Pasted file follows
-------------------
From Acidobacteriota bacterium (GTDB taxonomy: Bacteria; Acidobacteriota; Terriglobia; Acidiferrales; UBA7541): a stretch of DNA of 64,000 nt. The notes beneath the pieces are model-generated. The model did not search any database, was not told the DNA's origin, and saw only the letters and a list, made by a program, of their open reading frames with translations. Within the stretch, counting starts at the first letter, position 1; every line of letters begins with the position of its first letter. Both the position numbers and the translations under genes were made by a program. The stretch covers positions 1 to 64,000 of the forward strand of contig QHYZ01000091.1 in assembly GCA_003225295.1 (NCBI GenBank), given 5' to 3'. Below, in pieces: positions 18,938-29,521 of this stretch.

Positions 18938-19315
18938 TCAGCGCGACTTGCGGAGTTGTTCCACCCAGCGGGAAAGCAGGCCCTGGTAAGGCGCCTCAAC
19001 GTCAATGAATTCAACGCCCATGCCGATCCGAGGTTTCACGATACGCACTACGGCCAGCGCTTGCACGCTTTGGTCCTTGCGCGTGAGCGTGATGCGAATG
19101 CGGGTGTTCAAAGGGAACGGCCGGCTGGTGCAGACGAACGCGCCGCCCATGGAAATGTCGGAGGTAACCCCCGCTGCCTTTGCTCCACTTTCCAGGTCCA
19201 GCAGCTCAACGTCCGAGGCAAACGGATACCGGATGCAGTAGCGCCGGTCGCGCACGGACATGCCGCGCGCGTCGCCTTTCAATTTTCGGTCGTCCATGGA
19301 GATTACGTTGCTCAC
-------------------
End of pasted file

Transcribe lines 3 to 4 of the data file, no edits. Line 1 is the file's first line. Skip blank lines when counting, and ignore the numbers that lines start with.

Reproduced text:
18938 TCAGCGCGACTTGCGGAGTTGTTCCACCCAGCGGGAAAGCAGGCCCTGGTAAGGCGCCTCAAC
19001 GTCAATGAATTCAACGCCCATGCCGATCCGAGGTTTCACGATACGCACTACGGCCAGCGCTTGCACGCTTTGGTCCTTGCGCGTGAGCGTGATGCGAATG